Kiwi inventor sells backyard creation
17 Mar 2010
Kiwi backyard inventor Rudy Heeman is NZ$27,500 richer after his latest creation - the hoverwing, went under the virtual hammer on New Zealand auction site TradeMe.
The unassuming Nelson mechanic sold his homemade flying hovercraft - made with parts scavenged from his wife’s car, an old gas bottle from a barbecue and the control lever of his daughter’s scooter, after two weeks of intense bidding.
The auction attracted huge overseas media coverage in the UK, US, Australia and Asia. It even piqued the interest of Hollywood superstar Ashton Kutcher, who linked to it from his Twitter page.
The TradeMe auction page attracted close to 250,000 views, and had more than 8000 "watchers" or interested parties.
Heeman’s hoverwing, also dubbed a "WIG" or wing in ground effect, ended up selling to a local Christchurch buyer for NZ$27,500.
"I put the reserve at $20,000 and thought $10,000 more than that would be great, and we almost got there."
Heeman said he would now spend his time giving the new hoverwing owner flying lessons and making sure he was comfortable with handling it.
New Zealanders rallied around Rudy Heeman’s project - with many giving him the thumbs-up for his Kiwi ‘no 8 wire’ mentality.
Heeman said he was offered support from New Zealand businesses, organisations and individuals including sponsorship, business advice and free workshop space. Hundreds of comments and congratulatory messages from Kiwi well-wishers appeared on the page.
Heeman is using the money from the sale to buy his wife her dream car - a classic Mustang, and also plans to invest in his next project. He won’t reveal what it is yet, but says it will involve flying and does not have tyres.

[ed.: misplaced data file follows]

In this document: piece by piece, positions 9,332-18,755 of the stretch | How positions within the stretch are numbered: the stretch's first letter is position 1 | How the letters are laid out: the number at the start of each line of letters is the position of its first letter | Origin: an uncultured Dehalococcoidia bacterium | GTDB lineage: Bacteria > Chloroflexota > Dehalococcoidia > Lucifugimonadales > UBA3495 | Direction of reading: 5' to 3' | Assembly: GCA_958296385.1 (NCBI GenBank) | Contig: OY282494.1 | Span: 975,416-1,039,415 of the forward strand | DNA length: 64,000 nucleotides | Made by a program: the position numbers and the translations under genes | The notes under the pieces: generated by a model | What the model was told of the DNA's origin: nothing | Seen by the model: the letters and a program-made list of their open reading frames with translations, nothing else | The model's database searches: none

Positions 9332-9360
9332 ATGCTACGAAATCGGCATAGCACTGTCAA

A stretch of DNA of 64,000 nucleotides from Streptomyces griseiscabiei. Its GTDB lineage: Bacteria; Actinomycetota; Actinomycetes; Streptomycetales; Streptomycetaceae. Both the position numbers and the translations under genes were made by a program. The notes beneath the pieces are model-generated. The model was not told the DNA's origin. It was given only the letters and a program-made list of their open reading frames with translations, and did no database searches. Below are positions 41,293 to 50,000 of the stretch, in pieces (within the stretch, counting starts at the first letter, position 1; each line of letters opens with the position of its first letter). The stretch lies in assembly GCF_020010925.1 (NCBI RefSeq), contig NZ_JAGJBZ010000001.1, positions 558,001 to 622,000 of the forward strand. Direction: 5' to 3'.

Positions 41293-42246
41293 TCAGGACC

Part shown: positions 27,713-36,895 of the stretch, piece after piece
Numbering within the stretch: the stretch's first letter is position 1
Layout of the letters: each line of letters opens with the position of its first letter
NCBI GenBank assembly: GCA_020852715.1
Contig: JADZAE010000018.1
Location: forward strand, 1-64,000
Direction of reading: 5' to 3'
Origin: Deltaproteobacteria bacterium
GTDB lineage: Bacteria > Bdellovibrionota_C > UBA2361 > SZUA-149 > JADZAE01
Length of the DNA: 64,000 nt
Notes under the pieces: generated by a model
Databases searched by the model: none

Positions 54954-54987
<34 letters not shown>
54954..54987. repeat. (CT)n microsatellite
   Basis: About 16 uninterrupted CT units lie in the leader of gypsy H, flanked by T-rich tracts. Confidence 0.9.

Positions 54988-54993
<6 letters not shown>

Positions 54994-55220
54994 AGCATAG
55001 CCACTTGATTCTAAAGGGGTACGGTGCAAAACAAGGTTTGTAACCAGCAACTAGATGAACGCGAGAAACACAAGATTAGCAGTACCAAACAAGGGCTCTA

The Youtube video of a New Zealand journalist trying out the hovercraft went viral, with links on several technology websites and publications. Although he has been offered media appearances both here and overseas, the humble Kiwi inventor has declined most of them, preferring to chip away at his next project.
Story of the hoverwing
Rudy Heeman built the hovercraft seven years ago in his small workshop in Nelson, at the top of New Zealand’s South Island. He started converting it to a flying machine three years ago.
The hoverwing can fly at speeds of up to 100kp/h at low altitude but, because it’s not classified as a plane under New Zealand civil aviation law, it means the pilot does not need a licence to fly it.
However, the hoverwing does fall under maritime law as it is considered a modified boat.
The project cost tens of thousands of dollars, and Heeman had to learn to laminate fibreglass and modify a Subaru car engine to power the machine.
Kiwi ingenuity flies again
Video: Hoverwing test-drive
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